How A Videographer Must Prepare Before A Shoot

by | Aug 14, 2018

When there’s a new project, the videographer is probably the most excited to shoot. After all, he is the one most passionate about what he’s doing and he has many ideas to share with the client… or does he? Are you really prepared for a shoot?

Sometimes, we think we may be prepared for something when we’re actually not. It’s always better to take stock of what we are bringing to the situation and how we can improve ourselves.

Test your gear

Just because they worked the last time (even if it’s earlier in the day) does not mean it will work again for the shoot. Never forget to test all your gear before doing a shoot.

That’s everything—the camera, the mic, the laptop, the lights, the monitors, the batteries, etc. It is important to take the time to test the gear before the shoot, so you will have the chance to repair or replace them if needed.

Charge everything

Your batteries for the camera and the lights are the ones need charging the most. Make sure that they are fully charged before a shoot because you never know if there’s a power outage during the shoot and you cannot charge the batteries.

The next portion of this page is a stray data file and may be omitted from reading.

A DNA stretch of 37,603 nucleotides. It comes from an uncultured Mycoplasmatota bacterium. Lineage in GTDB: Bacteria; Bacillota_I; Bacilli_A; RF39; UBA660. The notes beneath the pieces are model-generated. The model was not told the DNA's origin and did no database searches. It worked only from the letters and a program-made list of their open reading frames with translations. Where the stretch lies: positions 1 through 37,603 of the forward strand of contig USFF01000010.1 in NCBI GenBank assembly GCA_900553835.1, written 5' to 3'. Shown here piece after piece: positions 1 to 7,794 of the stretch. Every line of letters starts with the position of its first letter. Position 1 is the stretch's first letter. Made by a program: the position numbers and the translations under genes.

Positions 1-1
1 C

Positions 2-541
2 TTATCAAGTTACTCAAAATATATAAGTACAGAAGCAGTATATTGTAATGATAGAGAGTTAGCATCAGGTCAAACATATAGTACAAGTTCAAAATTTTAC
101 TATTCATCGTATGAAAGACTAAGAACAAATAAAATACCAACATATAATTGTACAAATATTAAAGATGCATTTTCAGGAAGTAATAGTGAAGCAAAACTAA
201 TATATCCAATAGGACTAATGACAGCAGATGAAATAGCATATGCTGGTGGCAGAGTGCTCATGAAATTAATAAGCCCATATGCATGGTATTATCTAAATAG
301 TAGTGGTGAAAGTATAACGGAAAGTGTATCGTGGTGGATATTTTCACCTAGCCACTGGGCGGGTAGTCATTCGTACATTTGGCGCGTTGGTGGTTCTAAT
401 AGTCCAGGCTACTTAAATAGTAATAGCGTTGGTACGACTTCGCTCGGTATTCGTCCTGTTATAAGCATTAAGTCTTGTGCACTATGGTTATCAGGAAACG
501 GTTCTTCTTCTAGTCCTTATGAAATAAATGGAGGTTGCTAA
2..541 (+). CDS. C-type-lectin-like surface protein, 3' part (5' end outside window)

You might also want to bring extra ones, so you won’t encounter any problems at all. As a regular part of your preparation for a shoot, you have to replace disposable batteries and bring extra ones with you.

Don’t “wing it”

Many a videographer have become overconfident because of their experience in the field. Do not be like them. No matter how good you think you are, prepare a shot list. This shot list should be in accordance with the script and the schedule.

This will help tighten up the schedule during the shoot and will keep things organized. If your schedule manager knows the shot list, he/she can work around it and not miss anything per location.

Pack the day before

Don’t pack your gear on the day of the shoot itself. There’s a strong chance you’ll miss something and you may not have the time to go back to your house.

Pack your bags the night before and have a checklist of everything you need—the cameras, the lights, the mics, the monitors, the cables, the batteries, the headphones, the reflectors, etc. Never assume you have the equipment until you have crossed it off the checklist.